Furthermore, HBOT has been utilized in a number of trials on children with cerebral palsy (CP). On SPECT scans, some children with CP caused by prenatal asphyxia exhibit localized regions of cerebral hypoperfusion. One study performed in Canada on children with Cerebral Palsy reported significant clinical improvements after 20 sessions of HBOT at 95% oxygen and 1.3 ATA.
Heuser et al. used lower pressure HBOT at 1.3 ATA on a four-year-old autistic boy and showed “dramatic improvement in behaviour, including memory and cognitive functioning” after just 10 sessions. Moreover, the child’s cerebral hypoperfusion improved as evaluated by pre- and post-HBOT SPECT scans. These case reports are noteworthy because they show that HBOT can improve clinical outcomes in several “irreversible” and persistent neurological disorders.
Number of treatments required
It is unknown how many HBOT sessions are required to produce complete clinical improvements from cerebral hypoperfusion or ischemia. In one research that combined SPECT with HBOT, an average of 70 sessions were required to demonstrate a substantial improvement in cerebral blood oxygenation and metabolism in patients with chronic neurological illnesses such as cerebral palsy, stroke, and traumatic brain injury. It is worth noting that the pace of increase in cerebral blood oxygenation was greater during the final 35 sessions compared to the first 35. Furthermore, data from certain HBOT researchers show that younger patients improve faster than older patients. As a result, elderly individuals may require more treatments.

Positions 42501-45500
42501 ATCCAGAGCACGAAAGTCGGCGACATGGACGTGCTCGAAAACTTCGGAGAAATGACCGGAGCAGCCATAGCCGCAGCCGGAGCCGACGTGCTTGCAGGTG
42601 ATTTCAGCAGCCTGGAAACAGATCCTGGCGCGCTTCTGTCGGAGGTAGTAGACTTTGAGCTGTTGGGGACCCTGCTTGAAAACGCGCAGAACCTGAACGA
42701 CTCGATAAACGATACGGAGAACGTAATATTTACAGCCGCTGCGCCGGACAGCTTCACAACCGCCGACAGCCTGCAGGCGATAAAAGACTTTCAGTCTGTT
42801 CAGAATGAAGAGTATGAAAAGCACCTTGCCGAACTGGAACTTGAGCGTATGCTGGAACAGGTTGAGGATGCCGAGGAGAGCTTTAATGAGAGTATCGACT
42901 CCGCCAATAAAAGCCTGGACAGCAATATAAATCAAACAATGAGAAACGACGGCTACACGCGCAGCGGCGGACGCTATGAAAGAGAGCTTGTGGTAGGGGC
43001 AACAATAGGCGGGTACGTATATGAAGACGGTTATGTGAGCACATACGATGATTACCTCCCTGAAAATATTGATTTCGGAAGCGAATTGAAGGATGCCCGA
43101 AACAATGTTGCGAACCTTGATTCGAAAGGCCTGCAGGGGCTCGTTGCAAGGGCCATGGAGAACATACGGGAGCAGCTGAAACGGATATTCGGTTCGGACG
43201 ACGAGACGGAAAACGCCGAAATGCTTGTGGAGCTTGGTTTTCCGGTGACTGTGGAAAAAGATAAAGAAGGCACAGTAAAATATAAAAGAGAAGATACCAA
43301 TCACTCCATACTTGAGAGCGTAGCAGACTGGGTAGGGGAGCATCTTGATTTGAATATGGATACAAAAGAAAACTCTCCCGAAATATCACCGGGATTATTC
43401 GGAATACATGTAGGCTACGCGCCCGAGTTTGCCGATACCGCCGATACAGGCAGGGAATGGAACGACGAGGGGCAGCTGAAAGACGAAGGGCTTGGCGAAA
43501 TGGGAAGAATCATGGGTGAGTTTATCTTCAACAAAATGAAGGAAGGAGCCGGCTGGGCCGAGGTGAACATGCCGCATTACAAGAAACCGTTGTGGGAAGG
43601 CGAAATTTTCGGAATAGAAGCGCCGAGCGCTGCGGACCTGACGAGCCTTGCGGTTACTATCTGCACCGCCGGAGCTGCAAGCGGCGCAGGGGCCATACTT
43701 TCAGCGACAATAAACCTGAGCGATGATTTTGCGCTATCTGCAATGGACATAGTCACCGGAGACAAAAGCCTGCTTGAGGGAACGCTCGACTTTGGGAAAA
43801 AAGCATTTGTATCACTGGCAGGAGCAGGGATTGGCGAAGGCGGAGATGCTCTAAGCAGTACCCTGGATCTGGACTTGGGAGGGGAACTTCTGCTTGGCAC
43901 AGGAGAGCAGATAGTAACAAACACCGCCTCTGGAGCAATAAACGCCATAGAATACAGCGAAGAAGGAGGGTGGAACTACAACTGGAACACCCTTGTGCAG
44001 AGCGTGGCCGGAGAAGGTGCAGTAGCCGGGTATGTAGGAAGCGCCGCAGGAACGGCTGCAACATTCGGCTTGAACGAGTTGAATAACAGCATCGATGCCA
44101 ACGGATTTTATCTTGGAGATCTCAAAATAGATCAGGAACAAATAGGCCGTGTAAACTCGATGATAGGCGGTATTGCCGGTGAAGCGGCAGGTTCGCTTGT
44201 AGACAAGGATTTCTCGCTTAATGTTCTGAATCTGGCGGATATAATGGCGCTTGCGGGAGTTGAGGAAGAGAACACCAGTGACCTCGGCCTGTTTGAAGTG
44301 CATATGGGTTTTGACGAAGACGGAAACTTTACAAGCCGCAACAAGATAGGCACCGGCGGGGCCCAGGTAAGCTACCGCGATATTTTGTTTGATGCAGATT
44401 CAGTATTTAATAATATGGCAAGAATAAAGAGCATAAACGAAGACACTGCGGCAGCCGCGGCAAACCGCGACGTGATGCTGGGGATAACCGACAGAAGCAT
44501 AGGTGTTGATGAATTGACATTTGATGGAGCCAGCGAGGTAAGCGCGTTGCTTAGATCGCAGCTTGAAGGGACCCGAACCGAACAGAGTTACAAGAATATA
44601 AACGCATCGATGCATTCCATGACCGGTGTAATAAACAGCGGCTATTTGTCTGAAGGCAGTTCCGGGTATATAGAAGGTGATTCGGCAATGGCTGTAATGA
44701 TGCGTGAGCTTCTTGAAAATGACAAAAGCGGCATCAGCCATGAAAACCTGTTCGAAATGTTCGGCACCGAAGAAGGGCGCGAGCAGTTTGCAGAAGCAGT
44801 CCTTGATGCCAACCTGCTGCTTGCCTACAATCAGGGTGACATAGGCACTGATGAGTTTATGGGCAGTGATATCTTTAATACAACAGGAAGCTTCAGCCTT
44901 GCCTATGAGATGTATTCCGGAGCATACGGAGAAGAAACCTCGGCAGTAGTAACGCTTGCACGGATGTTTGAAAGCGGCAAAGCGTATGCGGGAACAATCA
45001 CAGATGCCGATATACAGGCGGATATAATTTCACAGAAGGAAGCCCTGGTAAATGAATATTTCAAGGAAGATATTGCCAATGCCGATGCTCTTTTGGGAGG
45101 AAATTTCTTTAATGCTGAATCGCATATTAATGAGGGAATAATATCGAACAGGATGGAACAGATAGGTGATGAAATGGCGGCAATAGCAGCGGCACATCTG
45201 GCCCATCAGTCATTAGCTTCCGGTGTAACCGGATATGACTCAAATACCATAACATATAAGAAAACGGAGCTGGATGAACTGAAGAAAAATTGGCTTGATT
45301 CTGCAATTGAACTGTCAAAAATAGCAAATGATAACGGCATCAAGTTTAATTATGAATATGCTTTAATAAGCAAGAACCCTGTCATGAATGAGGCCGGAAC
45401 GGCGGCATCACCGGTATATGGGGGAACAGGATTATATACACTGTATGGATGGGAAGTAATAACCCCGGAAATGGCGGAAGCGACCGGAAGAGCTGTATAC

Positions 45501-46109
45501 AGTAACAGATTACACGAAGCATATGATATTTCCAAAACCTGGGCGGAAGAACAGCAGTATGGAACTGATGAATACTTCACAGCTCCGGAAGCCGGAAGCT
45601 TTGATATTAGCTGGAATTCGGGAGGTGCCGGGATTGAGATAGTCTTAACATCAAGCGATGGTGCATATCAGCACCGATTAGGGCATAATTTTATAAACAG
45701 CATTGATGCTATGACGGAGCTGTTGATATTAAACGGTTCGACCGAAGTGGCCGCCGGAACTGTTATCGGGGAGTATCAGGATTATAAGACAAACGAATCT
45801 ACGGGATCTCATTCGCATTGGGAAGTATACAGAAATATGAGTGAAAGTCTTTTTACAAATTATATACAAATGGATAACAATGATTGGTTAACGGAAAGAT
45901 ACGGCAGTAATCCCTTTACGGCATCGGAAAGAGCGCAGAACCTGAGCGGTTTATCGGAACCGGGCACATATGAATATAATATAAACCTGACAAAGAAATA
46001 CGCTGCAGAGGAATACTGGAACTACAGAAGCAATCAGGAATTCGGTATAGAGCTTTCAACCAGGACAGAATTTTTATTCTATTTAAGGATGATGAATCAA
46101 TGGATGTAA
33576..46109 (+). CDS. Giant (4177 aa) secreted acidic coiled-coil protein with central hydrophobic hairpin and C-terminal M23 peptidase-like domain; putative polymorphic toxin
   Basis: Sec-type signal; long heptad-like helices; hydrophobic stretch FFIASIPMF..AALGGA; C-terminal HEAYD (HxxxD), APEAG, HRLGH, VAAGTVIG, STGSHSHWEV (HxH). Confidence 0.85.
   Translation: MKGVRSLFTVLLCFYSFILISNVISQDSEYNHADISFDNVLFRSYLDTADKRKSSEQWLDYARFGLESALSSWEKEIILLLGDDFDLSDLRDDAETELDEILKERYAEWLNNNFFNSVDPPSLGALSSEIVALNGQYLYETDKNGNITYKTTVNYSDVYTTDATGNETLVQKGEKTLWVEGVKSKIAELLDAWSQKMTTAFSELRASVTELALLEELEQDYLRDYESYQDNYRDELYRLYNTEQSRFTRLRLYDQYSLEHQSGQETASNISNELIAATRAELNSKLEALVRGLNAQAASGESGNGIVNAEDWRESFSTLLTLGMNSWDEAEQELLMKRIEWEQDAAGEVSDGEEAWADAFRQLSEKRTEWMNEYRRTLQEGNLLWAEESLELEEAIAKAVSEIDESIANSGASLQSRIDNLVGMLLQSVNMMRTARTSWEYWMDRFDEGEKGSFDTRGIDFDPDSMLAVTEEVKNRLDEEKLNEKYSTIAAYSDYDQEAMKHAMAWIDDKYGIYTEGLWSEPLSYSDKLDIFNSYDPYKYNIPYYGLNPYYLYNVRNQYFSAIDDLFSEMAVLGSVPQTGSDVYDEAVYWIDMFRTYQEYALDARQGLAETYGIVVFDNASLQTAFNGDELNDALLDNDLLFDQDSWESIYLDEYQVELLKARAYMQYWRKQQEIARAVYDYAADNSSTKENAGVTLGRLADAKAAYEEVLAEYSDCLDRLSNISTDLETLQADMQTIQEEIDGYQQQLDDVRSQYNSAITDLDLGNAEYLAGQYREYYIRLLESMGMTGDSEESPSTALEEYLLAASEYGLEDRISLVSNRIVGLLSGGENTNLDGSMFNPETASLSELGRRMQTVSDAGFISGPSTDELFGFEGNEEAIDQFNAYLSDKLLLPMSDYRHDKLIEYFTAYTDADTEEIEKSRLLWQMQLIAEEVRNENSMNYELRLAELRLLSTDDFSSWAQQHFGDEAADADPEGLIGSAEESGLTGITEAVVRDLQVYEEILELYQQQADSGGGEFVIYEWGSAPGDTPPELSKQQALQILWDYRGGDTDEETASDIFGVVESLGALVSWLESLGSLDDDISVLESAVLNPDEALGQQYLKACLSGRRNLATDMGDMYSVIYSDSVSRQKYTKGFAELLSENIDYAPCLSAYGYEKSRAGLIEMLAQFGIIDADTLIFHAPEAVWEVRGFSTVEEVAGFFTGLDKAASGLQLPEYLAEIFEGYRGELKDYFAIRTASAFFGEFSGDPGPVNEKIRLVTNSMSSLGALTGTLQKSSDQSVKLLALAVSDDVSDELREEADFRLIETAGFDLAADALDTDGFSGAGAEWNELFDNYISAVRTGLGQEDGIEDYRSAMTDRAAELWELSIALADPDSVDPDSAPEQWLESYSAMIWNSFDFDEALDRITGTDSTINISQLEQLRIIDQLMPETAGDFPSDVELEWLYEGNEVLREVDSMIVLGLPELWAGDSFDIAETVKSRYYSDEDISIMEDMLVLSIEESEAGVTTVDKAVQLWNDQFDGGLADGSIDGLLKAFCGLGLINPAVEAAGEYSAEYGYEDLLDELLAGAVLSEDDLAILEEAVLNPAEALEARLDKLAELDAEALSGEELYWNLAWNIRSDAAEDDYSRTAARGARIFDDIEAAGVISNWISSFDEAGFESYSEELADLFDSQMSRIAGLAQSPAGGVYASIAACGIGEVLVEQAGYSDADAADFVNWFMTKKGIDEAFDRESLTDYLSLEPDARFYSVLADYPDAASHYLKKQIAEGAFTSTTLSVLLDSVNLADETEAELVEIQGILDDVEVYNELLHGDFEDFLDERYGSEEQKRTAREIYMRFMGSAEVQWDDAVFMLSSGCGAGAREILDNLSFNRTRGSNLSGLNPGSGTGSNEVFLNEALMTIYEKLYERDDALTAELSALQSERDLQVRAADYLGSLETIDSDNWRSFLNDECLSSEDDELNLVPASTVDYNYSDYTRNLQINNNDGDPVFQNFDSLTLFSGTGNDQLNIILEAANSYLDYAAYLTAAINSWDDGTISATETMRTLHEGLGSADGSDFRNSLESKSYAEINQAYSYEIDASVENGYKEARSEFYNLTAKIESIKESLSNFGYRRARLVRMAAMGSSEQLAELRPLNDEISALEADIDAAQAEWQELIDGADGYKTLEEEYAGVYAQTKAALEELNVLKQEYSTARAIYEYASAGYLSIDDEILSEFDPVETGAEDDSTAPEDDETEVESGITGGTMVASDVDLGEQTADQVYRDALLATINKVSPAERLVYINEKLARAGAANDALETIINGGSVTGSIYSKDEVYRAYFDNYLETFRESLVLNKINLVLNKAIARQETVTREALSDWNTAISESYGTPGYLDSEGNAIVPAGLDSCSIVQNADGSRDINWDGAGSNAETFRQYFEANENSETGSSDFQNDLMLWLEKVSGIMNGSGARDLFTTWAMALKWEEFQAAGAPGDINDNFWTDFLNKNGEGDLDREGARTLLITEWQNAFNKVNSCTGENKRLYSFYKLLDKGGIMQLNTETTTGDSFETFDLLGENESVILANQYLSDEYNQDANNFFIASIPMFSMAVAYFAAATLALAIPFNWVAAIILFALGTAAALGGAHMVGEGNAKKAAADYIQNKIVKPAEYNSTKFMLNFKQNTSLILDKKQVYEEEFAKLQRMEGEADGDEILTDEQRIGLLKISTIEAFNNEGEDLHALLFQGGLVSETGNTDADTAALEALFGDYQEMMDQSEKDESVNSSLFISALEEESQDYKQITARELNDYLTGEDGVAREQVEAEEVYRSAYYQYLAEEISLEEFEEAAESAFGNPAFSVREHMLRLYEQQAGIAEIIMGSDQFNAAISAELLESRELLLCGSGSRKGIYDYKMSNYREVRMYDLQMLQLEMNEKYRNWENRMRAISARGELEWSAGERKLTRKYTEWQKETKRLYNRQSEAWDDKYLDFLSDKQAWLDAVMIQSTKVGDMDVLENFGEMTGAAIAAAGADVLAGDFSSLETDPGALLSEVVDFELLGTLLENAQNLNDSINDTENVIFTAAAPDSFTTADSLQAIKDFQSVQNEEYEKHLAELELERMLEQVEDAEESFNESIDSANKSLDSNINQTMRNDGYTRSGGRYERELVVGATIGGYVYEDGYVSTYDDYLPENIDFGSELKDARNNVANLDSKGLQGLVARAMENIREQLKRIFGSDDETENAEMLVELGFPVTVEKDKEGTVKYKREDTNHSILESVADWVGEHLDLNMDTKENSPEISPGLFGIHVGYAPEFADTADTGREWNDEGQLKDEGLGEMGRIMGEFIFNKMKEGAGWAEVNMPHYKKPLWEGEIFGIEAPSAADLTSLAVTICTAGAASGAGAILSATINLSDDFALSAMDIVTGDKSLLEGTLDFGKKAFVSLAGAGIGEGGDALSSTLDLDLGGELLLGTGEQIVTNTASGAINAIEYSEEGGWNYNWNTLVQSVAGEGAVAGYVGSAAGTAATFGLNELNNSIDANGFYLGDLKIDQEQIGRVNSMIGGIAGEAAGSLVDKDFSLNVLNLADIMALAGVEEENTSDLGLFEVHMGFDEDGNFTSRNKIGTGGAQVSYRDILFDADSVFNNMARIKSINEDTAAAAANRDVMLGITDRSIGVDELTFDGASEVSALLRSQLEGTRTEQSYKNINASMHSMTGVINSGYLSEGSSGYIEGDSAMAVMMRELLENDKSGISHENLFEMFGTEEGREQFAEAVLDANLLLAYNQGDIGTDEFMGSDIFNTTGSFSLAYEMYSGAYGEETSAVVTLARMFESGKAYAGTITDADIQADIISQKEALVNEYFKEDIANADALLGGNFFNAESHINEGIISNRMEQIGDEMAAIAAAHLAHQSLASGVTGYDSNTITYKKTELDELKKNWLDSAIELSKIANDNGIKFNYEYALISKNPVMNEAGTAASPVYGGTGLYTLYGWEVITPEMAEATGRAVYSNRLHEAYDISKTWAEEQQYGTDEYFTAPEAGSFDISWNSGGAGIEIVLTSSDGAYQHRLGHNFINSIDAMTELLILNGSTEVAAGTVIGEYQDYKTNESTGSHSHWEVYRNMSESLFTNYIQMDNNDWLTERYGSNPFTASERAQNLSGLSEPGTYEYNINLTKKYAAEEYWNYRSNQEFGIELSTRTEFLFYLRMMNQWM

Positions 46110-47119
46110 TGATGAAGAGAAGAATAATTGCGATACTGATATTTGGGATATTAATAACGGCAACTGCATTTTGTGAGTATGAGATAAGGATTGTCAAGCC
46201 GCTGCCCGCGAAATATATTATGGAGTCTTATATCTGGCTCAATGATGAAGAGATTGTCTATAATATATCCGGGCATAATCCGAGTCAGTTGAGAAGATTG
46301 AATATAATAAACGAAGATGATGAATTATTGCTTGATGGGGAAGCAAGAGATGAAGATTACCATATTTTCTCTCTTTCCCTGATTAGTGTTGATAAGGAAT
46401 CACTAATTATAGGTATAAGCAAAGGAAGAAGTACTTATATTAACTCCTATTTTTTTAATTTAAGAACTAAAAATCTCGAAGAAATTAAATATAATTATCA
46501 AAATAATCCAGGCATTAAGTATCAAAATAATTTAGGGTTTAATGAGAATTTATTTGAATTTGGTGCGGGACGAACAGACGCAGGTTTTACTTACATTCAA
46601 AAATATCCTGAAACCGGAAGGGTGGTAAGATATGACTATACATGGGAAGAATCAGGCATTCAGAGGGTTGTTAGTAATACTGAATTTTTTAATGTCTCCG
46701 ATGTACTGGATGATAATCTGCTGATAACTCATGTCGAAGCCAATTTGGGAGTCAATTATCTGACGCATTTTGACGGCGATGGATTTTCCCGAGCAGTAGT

What other benefits does M-HBOT provide in the treatment of Autism Spectrum Disorder?
Several studies have shown that HBOT can decrease both neuroinflammation and gastrointestinal inflammation in autistic children, potentially leading to improvements in symptoms.
The effect of HBOT on oxidative stress
Multiple studies have shown neutral effects on oxidative stress with M-HBOT (Mild Hyperbaric Oxygen Therapy) use. In fact in a study called “The effect of mild-pressure hyperbaric therapy (mHBOT) on fatigue and oxidative stress” the authors concluded that mHBOT is helpful in reducing oxidative stress and improving fatigue while posing minimal risks.
Several studies demonstrate that HBOT lowers oxidative stress. Furthermore, oxidative stress appears to be less of a concern at pressures under 2.0 ATA, which are often used clinically.